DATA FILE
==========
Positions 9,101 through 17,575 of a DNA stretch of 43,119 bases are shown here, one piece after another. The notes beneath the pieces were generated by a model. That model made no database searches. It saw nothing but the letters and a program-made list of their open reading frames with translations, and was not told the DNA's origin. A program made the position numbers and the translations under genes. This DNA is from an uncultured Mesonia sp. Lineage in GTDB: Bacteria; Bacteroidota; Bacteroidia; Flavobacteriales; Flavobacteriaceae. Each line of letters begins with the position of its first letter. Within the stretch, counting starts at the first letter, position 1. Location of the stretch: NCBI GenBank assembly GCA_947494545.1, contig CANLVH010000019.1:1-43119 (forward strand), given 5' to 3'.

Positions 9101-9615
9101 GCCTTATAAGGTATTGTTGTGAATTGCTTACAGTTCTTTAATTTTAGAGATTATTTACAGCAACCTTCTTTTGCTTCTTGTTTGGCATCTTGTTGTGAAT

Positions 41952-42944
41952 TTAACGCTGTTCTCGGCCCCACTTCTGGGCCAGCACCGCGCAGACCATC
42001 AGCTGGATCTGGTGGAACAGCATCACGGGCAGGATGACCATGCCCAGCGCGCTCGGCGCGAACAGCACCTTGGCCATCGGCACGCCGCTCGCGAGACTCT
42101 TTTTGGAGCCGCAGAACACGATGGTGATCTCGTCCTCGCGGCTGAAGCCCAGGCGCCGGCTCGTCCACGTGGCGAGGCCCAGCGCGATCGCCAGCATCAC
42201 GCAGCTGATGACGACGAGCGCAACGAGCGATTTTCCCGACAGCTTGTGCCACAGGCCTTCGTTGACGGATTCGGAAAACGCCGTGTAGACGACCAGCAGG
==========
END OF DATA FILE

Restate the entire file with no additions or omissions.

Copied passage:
Positions 9,101 through 17,575 of a DNA stretch of 43,119 bases are shown here, one piece after another. The notes beneath the pieces were generated by a model. That model made no database searches. It saw nothing but the letters and a program-made list of their open reading frames with translations, and was not told the DNA's origin. A program made the position numbers and the translations under genes. This DNA is from an uncultured Mesonia sp. Lineage in GTDB: Bacteria; Bacteroidota; Bacteroidia; Flavobacteriales; Flavobacteriaceae. Each line of letters begins with the position of its first letter. Within the stretch, counting starts at the first letter, position 1. Location of the stretch: NCBI GenBank assembly GCA_947494545.1, contig CANLVH010000019.1:1-43119 (forward strand), given 5' to 3'.

Positions 9101-9615
9101 GCCTTATAAGGTATTGTTGTGAATTGCTTACAGTTCTTTAATTTTAGAGATTATTTACAGCAACCTTCTTTTGCTTCTTGTTTGGCATCTTGTTGTGAAT

Positions 41952-42944
41952 TTAACGCTGTTCTCGGCCCCACTTCTGGGCCAGCACCGCGCAGACCATC
42001 AGCTGGATCTGGTGGAACAGCATCACGGGCAGGATGACCATGCCCAGCGCGCTCGGCGCGAACAGCACCTTGGCCATCGGCACGCCGCTCGCGAGACTCT
42101 TTTTGGAGCCGCAGAACACGATGGTGATCTCGTCCTCGCGGCTGAAGCCCAGGCGCCGGCTCGTCCACGTGGCGAGGCCCAGCGCGATCGCCAGCATCAC
42201 GCAGCTGATGACGACGAGCGCAACGAGCGATTTTCCCGACAGCTTGTGCCACAGGCCTTCGTTGACGGATTCGGAAAACGCCGTGTAGACGACCAGCAGG